Re: How much money should i charge?
If you are currently employed, freelance rates tend to be about 2x of your hourly rate at a full-time employment, because freelance works do not require benefits such as vacation or insurance. If the project is particularly interesting to you, you may find yourself happy with charging less money. Do be warned of start-up companies or personal projects that promise "publicity" as part of the benefit though. Many of these companies or projects do not end up getting any publicity at all. Do some background research and think about whether you'd put actual money behind the project when in doubt, because by being under-paid, that's practically what you are doing.
Once you determine your hourly rate, you need to figure out how long it takes you to do a job. This may seem daunting but all it takes is actually timing yourself when you are doing any kind of work. Exclude the time when you get sidetracked and start browsing online, etc, but include research time. Then it's simple mathematics to calculate a per-project or per-piece rate. Don't forget that if you are getting paid over paypal or similar online services, there is often a fee. It's good practice to mention who pays that fee up front to avoid bad surprises later.
Lastly - payment and delivery schedules. You need to agree on when the payments are made upfront, as well as figure out when the assets are expected. It's wise to limit the amount and scope of revisions as well, and state that any revision beyond agreed ones will be charged at your hourly rate. If a job is needed very urgently and require your full and immediate attention, it may be classified as a rush job, and you can charge more. I don't really know what the standard on rush jobs are, though.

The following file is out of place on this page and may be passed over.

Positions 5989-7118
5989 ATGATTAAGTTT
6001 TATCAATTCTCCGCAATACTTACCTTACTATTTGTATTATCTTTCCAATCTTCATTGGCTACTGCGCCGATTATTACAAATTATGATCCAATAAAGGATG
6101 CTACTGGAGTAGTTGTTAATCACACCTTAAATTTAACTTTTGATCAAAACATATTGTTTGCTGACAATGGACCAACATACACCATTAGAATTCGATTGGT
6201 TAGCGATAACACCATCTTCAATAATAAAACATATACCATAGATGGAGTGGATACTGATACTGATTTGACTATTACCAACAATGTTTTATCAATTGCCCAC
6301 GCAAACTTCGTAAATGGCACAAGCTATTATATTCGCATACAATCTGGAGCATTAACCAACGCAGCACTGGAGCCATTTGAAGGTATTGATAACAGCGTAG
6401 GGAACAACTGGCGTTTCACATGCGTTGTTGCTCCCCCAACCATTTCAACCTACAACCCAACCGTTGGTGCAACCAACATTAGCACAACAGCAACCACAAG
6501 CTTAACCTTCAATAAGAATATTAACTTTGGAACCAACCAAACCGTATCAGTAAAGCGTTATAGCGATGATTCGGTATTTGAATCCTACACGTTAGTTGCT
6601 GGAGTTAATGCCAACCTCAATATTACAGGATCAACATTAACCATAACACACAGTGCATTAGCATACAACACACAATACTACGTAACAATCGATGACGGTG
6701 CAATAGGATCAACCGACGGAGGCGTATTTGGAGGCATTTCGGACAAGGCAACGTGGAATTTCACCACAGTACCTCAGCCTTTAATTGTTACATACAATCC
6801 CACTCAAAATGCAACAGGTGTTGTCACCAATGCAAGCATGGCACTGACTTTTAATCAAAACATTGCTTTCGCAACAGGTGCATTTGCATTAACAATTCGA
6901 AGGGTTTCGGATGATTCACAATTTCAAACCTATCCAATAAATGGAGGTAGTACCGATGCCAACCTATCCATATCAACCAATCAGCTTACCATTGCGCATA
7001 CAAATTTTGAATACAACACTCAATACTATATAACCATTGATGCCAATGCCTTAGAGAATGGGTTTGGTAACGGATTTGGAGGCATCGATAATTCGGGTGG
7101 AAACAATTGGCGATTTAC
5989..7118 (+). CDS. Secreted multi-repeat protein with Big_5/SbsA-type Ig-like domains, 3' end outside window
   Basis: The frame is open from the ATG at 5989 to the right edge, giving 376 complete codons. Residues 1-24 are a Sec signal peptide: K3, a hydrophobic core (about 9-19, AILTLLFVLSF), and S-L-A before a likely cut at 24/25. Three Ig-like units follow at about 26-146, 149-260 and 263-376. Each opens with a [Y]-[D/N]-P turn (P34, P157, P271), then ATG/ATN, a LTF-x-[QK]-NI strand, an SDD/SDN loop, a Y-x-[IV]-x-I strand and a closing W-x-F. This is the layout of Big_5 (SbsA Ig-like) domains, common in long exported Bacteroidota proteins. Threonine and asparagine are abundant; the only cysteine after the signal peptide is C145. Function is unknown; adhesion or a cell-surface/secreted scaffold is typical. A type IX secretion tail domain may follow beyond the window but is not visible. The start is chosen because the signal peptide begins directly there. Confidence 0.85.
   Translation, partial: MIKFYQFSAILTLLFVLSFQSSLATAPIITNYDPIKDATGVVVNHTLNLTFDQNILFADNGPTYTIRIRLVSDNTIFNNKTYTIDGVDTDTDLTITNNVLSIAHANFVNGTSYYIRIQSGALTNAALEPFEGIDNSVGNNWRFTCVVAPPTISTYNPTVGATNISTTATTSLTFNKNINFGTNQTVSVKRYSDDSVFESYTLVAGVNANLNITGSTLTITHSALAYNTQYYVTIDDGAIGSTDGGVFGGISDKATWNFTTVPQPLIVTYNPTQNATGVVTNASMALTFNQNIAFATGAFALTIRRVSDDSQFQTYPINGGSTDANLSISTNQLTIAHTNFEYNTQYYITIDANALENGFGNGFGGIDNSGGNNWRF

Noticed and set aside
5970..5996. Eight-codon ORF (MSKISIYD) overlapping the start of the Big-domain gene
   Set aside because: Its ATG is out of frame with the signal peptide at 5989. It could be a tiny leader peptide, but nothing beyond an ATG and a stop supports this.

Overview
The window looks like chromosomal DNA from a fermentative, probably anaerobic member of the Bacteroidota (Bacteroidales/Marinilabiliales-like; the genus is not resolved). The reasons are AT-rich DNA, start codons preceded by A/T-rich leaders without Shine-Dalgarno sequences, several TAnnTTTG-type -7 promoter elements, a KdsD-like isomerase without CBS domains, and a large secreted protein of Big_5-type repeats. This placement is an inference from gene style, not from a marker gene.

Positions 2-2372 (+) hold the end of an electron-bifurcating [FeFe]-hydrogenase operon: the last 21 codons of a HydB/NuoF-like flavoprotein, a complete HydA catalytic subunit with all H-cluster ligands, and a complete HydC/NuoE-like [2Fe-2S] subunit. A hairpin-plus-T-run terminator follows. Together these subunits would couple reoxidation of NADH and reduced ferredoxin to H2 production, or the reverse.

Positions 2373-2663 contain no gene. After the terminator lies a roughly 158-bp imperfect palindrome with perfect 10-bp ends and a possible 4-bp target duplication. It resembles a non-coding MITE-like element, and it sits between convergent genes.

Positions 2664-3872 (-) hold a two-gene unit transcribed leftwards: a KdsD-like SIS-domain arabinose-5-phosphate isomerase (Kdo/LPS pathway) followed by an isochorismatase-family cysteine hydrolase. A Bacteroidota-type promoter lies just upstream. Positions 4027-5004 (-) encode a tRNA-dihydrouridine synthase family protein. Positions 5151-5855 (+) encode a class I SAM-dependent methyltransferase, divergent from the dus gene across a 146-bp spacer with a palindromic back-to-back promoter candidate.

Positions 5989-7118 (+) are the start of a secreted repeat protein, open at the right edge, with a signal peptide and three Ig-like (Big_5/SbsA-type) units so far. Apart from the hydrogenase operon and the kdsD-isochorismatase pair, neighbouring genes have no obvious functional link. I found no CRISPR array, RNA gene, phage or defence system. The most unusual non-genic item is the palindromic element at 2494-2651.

If you've never worked with your employer before, you may want to do a 50% up-front and 50% before delivery of final, usable asset kind of payment schedule to protect yourself. If they are hesitant to pay the 50% before any work is done, you could schedule for a delivery of sketches or untextured models, or a similar small chunk of work that shows your commitment to actually do the job without risking doing too much stuff for free.
Hope this helps!